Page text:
Background: Globally, hookworms infect 440 million people in developing countries. Especially children and women of childbearing age are at risk of developing anaemia as a result of infection. To control hookworm infection and disease (i.e. reduce the prevalence of medium and heavy infection to <1 %), the World Health Organization has set the target to provide annual or semi-annual preventive chemotherapy (PC) with albendazole (ALB) or mebendazole (MEB) to at least 75 % of all children and women of childbearing age in endemic areas by 2020. Here, we predict the feasibility of achieving <1 % prevalence of medium and heavy infection, based on simulations with an individual-based model. Methods: We developed WORMSIM, a new generalized individual-based modelling framework for transmission and control of helminths, and quantified it for hookworm transmission based on published data. We simulated the impact of standard and more intense PC strategies on trends in hookworm infection, and explored the potential additional impact of interventions that improve access to water, sanitation, and hygiene (WASH). The individual-based framework allowed us to take account of inter-individual heterogeneities in exposure and contribution to transmission of infection, as well as in participation in successive PC rounds. Results: We predict that in low and medium endemic areas, current PC strategies (including targeting of WCBA) will achieve control of hookworm infection (i.e. the parasitological target) within 2 years. In highly endemic areas, control can be achieved with semi-annual PC with ALB at 90 % coverage, combined with interventions that reduce host contributions to the environmental reservoir of infection by 50 %. More intense PC strategies (high frequency and coverage) can help speed up control of hookworm infection, and may be necessary in some extremely highly endemic settings, but are not a panacea against systematic non-participation to PC. Conclusions: Control of hookworm infection by 2020 is feasible with current PC strategies (including targeting of WCBA). In highly endemic areas, PC should be combined with health education and/or WASH interventions.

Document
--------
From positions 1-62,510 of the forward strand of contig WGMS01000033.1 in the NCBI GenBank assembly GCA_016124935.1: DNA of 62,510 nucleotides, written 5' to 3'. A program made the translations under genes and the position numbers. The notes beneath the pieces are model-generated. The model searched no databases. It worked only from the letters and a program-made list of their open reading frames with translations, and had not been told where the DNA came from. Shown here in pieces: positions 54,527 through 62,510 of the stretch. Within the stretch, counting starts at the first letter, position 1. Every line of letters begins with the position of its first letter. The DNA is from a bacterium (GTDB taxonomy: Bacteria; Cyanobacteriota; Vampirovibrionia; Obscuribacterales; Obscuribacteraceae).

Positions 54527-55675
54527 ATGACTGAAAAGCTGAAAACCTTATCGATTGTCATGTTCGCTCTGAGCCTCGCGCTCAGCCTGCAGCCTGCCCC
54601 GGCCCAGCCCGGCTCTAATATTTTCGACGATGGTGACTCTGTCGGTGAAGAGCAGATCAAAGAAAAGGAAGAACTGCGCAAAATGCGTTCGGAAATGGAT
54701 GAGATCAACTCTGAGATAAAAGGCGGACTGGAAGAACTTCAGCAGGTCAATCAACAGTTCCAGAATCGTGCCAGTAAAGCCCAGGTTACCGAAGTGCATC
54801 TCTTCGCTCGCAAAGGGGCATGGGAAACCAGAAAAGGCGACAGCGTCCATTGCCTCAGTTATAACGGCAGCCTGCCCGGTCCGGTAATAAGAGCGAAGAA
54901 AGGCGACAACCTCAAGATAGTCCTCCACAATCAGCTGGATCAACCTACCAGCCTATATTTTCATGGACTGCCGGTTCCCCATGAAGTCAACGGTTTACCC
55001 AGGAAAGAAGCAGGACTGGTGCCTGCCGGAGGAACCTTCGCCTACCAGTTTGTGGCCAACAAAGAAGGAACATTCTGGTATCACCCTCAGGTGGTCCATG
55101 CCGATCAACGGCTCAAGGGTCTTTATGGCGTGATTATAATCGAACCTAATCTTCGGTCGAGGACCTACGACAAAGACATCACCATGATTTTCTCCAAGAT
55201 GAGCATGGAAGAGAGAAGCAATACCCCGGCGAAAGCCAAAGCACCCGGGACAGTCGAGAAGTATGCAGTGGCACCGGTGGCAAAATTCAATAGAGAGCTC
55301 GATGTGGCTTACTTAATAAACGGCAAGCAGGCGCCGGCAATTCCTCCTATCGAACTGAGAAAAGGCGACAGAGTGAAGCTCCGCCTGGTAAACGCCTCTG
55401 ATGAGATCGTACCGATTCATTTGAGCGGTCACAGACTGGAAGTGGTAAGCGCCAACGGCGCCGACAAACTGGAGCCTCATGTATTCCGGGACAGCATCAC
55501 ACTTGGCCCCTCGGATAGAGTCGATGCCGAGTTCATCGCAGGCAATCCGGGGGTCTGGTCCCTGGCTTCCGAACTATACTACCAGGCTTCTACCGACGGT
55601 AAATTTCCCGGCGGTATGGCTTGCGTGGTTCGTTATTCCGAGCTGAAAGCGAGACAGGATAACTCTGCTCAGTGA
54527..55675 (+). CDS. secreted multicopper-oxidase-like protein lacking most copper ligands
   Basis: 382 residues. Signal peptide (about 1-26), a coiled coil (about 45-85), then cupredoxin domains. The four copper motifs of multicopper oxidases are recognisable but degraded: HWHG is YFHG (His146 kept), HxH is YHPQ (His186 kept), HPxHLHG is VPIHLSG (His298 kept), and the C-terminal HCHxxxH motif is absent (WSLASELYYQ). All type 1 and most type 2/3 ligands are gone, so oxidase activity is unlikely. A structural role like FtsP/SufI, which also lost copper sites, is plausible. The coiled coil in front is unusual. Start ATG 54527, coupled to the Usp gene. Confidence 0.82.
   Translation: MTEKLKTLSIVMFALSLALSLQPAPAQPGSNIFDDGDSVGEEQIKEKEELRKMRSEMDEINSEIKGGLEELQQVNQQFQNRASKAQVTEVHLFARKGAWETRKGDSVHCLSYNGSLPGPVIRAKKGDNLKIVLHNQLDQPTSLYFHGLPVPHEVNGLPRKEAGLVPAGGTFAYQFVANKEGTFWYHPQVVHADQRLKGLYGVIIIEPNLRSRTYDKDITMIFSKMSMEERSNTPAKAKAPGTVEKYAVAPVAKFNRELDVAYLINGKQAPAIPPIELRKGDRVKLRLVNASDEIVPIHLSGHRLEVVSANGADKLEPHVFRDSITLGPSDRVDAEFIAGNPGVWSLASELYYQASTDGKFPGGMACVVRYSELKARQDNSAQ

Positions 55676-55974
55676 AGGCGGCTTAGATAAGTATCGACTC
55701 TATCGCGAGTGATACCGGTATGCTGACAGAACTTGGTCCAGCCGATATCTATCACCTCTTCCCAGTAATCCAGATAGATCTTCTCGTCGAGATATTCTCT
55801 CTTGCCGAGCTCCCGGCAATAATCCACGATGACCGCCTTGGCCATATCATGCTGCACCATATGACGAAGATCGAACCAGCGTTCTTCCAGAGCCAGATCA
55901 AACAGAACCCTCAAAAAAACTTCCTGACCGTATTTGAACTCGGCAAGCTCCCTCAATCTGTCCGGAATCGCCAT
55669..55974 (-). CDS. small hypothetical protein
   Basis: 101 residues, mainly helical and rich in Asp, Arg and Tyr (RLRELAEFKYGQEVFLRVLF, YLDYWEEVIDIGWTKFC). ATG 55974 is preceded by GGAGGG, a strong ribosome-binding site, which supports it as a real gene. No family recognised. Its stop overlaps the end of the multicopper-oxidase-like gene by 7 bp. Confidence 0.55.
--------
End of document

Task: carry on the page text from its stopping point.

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Parasites and Vectors
Department of Public Health

Coffeng, L.E, Bakker, R, Montresor, A, & de Vlas, S.J. (2015). Feasibility of controlling hookworm infection through preventive chemotherapy: a simulation study using the individual-based WORMSIM modelling framework. Parasites and Vectors, 8(1). doi:10.1186/s13071-015-1151-4